The History of Jean Larrivee Guitars
Jean Larrivee first became interested in the guitar as a
teenager, trying to play Duane Eddy licks on an $18 guitar. At twenty,
with no other musical training in his background, he made the decision
to take up a serious study of classic guitar. Four years into this
study, he was introduced to German classical guitar builder Edgar
Mönch, who was then working in Toronto. Jean expressed
interest in learning how to build, Mönch invited him to visit
his shop, and so began an apprenticeship.
Jean built his first two guitars under Mönch's tutelage before
setting up a workshop in his home, where he continued to build and
study. The energy which had fueled nightly five hour practice sessions
was now directed toward learning to construct instruments. He had found
his life's work.
From 1968 to 1970, Jean continued building classic guitars in his home
shop before moving into his first commercial space, the second floor of
a theater. His work brought him into contact with many people involved
with Toronto's thriving folk music community. At their urging, Jean
built his first steel string guitar in 1971.
This was a period of much experimentation. Following the tradition of
European classic guitar builders, Jean designed his own distinctive
shape, bracing patterns, and structural specifications. When he began
to build steel string instruments, a task for which there were fewer
well-established models, the experimentation became especially intense.
His first steel strings were small dreadnoughts, braced in the Martin
style, with an elongated X (the "railway crossing sign" design) and
tone bars running at about a 45â€ angle. Sensing from his
work with classic guitars that a symmetrical bracing pattern might
result in better tonal balance, Jean tried a bracing pattern consisting
of a true 90â€ X brace and tone bars running parallel to the
bridge. The guitar had a strong, well-balanced sound. It was, as Jean
says now, "success through ignorance." Twenty-five years later, a
much-refined version of this bracing pattern is still the heart of all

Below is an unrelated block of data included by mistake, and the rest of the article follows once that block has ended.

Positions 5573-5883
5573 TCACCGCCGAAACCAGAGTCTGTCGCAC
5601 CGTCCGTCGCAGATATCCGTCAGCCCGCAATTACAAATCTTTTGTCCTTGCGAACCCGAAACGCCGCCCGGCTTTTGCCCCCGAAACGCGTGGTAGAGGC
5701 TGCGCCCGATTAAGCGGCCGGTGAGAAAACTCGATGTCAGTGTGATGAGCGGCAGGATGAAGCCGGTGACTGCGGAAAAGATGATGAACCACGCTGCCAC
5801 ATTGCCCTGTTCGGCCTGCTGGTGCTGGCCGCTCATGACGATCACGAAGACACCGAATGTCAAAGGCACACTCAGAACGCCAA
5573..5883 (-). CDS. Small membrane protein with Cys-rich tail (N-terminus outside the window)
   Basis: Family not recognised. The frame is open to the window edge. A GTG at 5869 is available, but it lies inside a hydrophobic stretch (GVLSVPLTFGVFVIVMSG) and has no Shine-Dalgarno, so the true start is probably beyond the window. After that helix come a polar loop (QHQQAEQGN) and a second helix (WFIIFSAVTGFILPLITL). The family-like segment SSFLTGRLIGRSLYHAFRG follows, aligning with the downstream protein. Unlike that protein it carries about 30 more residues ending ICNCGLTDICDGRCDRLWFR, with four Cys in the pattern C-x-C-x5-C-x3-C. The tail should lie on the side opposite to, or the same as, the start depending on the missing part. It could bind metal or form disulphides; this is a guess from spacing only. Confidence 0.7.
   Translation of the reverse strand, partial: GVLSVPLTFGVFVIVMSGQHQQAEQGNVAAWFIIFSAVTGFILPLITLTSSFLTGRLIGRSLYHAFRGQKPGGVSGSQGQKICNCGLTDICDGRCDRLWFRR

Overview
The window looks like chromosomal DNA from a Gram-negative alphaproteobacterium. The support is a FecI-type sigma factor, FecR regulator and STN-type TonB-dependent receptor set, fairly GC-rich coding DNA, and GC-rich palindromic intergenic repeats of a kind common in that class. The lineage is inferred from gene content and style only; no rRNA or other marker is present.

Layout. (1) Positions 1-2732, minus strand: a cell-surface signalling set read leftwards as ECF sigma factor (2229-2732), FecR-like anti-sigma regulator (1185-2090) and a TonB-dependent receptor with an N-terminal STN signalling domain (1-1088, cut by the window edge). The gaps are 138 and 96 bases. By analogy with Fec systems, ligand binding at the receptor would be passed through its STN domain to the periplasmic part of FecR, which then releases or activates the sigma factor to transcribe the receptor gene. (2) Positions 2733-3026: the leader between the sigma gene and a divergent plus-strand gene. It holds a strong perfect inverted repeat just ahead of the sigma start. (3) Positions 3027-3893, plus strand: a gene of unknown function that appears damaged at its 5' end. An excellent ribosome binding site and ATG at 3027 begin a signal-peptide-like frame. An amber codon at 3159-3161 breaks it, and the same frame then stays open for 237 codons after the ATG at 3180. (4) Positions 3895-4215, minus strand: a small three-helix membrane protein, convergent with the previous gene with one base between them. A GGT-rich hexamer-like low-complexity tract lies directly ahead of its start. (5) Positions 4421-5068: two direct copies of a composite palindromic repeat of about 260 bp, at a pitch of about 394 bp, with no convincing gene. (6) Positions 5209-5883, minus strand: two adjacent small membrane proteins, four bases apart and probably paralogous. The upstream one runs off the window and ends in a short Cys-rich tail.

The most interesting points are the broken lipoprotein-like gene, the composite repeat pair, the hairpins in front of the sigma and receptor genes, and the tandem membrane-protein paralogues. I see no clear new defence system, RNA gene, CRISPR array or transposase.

Larrivée steel-string guitars. The sound it produces is
distinctive. The bass is solid and tight, with great projection.
Mid-range is strong, and highs are crystal clear. Overall balance is
excellent, with the body size and shape determining the "tilt" of the
Best of all, twenty-five years and over twenty thousand steel string
guitars have proven conclusively that this design has great structural
integrity. Bulging of the top behind the bridge or sinking around the
sound hole are not uncommon problems with traditionally braced guitars,
particularly those with scalloped braces. With Larrivee
symmetrical bracing, these types of problems are virtually non-existent.
From 1971 to 1977, Larrivee Guitars grew steadily, moving
four times to ever larger spaces. There was a continuous flow of
apprentices through the shop, some of whom would also go on to become
successful builders on their own. In 1972 Jean and Wendy Jones were
married. Wendy would make her own unique contribution, designing and
engraving the exquisite picture inlays for which Larrivee
guitars are famous.
By 1976 eight people were producing twenty-five to thirty instruments a
month. Most of these instruments were sold in Canada or exported to
Europe, where their classically inspired look won quick acceptance. The
American market would prove to be a tougher nut to crack.
Larrivee guitars, with their wood binding, marquetry
rosettes, clear pickguards, and Renaissance-style inlay designs, were a
bit out of step with American fashion. Still, there were some bright
spots. Several high-profile artists purchased guitars and word began to
get around. More than a few American musicians made the trip to Toronto
in search of a Larrivee guitar, and some American dealers
began stocking them.
In 1977, Jean and Wendy pulled up stakes and moved the company to